PB: It is hard to narrow it down since the field is so active these days! The “second quantum revolution” has brought back to the top of the list quantum computing, quantum simulation, quantum communication, and quantum sensing. As a physicist, I am fascinated with our ability to manipulate very complex or “macroscopic” objects at the quantum level. It raises many questions about the quantum realm and its interplay with measurement concepts, gravitation, and even biology. We will certainly cover these areas and more.
AIPP: How did you become interested/involved in ultra-cold atoms and atom interferometry?
PB: Most of my career choices were driven by curiosity and the desire to try new experiences – a natural trait for an experimental physicist. I was lucky to encounter inspiring mentors in my early career, and even more fortunate to be in a field that has expanded so quickly in the last decades.
AIPP: What are your proudest accomplishments?
PB: A few that come to mind include being involved in the first experiments on matter-wave inertial sensors at Stanford, the numerous accomplishments in our flying microgravity laboratory in Bordeaux, and transferring knowledge and expertise to launch a start-up company.
AIPP: What advice would you give to early career researchers?
PB: I think it is important to be driven by passion and curiosity, even in your earlier choices. I often say to my younger collaborators that they should never be afraid to make choices that don’t look “reasonable” but are really appealing. The early choice of a path is not the only key for success. Rigorous scientific methods, long term vision and sometimes self-criticism, will certainly lead any scientist to a successful career. For young scientists today, the pressure to rapidly publish high-impact articles is intense. If AQS can combine an answer to this pressure to publishing in a top journal with the possibility to explore new paths, this would be a genuine success.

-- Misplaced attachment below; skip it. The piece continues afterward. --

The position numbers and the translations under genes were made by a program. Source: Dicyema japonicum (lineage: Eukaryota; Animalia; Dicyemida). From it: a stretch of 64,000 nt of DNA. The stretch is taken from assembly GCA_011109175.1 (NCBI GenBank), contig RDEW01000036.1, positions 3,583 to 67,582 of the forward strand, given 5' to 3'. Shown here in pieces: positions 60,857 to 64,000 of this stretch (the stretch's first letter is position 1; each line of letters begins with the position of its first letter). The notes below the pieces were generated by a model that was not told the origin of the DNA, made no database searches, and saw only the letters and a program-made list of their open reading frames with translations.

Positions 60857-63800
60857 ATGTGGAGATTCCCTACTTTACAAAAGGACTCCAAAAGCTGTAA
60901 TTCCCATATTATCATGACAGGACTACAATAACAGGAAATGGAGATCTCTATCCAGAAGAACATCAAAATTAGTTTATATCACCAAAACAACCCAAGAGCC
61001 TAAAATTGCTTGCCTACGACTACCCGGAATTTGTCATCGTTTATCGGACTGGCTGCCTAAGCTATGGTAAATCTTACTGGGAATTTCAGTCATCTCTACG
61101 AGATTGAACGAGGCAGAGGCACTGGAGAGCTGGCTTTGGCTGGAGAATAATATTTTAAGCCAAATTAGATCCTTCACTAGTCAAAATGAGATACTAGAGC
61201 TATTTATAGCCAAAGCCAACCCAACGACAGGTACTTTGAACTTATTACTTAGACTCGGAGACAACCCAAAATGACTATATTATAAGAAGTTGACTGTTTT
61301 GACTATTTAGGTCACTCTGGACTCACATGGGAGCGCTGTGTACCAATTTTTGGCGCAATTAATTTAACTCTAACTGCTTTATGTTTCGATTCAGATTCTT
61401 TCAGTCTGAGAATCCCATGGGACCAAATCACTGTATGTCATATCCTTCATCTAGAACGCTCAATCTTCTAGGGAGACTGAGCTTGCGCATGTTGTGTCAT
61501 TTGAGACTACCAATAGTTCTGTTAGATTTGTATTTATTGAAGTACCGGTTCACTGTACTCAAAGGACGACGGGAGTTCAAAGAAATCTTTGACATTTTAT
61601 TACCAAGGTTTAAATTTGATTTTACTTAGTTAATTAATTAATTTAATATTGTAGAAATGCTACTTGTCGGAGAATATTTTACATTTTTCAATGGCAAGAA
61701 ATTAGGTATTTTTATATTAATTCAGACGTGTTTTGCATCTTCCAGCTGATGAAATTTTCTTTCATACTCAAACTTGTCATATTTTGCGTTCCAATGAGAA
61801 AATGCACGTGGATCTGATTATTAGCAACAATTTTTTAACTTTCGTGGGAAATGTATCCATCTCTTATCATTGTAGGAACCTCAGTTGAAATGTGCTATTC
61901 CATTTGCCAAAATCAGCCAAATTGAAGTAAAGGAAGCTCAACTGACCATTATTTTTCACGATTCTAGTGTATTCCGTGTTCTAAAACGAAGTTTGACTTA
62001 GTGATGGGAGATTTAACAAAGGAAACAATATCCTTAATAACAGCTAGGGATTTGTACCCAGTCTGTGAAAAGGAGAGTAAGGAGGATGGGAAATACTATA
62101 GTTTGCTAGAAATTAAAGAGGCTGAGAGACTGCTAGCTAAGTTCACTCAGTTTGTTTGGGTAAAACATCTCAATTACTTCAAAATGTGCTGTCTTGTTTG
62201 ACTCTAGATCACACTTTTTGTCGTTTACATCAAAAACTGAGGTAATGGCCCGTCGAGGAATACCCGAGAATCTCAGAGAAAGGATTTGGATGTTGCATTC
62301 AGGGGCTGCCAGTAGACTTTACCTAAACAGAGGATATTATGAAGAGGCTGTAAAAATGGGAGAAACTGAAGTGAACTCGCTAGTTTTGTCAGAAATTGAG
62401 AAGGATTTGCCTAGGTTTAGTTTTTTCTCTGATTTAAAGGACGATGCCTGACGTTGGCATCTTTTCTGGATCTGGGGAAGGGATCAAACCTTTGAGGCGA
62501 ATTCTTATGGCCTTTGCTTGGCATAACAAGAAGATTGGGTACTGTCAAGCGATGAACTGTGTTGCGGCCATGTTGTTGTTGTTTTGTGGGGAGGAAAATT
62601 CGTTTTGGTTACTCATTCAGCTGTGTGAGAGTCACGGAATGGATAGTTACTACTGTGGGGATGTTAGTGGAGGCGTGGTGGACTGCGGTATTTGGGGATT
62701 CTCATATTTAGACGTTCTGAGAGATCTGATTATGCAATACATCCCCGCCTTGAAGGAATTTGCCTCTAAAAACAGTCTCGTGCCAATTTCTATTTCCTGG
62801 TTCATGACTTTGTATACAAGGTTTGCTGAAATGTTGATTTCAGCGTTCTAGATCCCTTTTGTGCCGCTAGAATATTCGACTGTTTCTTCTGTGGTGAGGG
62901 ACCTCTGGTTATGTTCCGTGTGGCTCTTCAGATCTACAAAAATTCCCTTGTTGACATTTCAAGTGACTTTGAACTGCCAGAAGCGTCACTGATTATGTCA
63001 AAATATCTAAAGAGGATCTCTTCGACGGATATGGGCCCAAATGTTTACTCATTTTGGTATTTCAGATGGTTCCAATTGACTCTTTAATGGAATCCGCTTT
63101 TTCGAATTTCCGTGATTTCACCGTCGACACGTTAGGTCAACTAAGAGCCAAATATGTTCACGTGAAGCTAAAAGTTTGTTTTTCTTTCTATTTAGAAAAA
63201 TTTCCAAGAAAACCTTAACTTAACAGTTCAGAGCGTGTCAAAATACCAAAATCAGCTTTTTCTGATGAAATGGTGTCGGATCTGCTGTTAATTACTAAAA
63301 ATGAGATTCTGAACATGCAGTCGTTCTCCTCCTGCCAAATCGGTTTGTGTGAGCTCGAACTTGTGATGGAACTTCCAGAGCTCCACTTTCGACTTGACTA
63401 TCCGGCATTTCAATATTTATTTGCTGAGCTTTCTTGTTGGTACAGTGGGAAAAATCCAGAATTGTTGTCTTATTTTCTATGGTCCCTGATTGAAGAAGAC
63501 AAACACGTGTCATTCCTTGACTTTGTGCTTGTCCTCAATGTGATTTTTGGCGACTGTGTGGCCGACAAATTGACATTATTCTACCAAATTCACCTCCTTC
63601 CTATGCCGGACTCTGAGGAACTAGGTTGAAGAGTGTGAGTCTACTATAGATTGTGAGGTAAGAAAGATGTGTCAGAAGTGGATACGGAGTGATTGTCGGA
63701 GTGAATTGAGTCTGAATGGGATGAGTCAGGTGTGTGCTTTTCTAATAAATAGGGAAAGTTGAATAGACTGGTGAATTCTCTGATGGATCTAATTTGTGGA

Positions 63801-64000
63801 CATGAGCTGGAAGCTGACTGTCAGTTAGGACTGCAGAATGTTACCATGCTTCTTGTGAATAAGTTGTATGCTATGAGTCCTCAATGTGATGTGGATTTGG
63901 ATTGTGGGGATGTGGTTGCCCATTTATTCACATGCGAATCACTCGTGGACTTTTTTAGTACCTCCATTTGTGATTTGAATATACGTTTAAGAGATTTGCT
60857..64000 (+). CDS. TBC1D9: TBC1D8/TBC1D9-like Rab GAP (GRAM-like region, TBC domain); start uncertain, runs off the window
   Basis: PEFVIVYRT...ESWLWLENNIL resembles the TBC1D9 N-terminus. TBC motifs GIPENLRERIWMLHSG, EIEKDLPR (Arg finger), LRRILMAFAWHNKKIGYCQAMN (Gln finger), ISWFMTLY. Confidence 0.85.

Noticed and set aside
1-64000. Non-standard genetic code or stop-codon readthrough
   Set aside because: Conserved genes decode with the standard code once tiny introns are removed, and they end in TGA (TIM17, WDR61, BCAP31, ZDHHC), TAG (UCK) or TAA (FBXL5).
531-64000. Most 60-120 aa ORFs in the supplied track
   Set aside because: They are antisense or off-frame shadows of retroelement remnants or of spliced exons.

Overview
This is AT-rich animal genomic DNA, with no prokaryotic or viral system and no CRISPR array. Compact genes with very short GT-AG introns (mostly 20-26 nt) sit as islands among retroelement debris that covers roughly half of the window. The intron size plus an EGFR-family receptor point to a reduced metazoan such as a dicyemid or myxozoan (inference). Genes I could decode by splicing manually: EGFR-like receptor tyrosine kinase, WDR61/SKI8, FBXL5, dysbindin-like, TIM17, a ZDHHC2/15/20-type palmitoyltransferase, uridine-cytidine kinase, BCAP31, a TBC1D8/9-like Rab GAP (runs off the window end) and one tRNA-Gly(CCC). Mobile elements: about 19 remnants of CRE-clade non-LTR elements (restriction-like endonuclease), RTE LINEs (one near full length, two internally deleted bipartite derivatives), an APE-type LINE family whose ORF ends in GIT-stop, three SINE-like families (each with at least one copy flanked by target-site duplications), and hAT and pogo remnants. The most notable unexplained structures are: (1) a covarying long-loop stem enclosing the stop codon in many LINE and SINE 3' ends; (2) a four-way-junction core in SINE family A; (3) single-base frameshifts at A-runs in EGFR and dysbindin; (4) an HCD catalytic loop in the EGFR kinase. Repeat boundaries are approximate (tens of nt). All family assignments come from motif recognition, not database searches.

AIPP: Any advice to researchers to increase their chances of publication?
PB: In my opinion, the finest articles are the ones that include a clear description of the scientific methods, the questions asked, the hypothesis, the methods used, the analysis, the conclusions, and the questions that are raised by this work. The quality of the writing, the clarity, and accessibility of the text is of primary importance.
It is exciting to be involved in new subjects, or present new ideas and results, but revisiting old ideas with another point of view can also lead to very good and highly cited publications. It would be a mistake to just focus on the novelty and forget about the quality and excellence in general.
AIPP: What do you want the community to know about you and the journal editorial team?
PB: The recently assembled editorial team includes myself, Yong Chen (USA), Ivette Fuentes (UK), Pieter Kok (UK), and Halina Rubinsztein-Dunlop (AU). We are eager and gearing up for a successful launch of this new journal. This is an exciting new adventure for all of us and we want this journal to serve the largest community interested in quantum physics as possible. The team’s expertise covers many fields of quantum science. Members of our editorial board come from Europe, USA, and Asia-Pacific., which is necessary as our journal will be directed to an international community and will seek outstanding contributions from scientists around the world.
The role is a new experience for me. I find it fundamentally fascinating to start a new journal in a field of science dear to my heart and contribute to its evolution. Publishing is an essential part of a scientist’s job and so taking the reins of a journal is a unique opportunity to appreciate the interplay of discovery and communication in scientific progress. As the director of a research lab and a branch of a research & education institute, I have had the opportunity to explore areas beyond my domain of expertise. I suspect this experience will add value to the development of the journal, helping it to reach the level we all envision.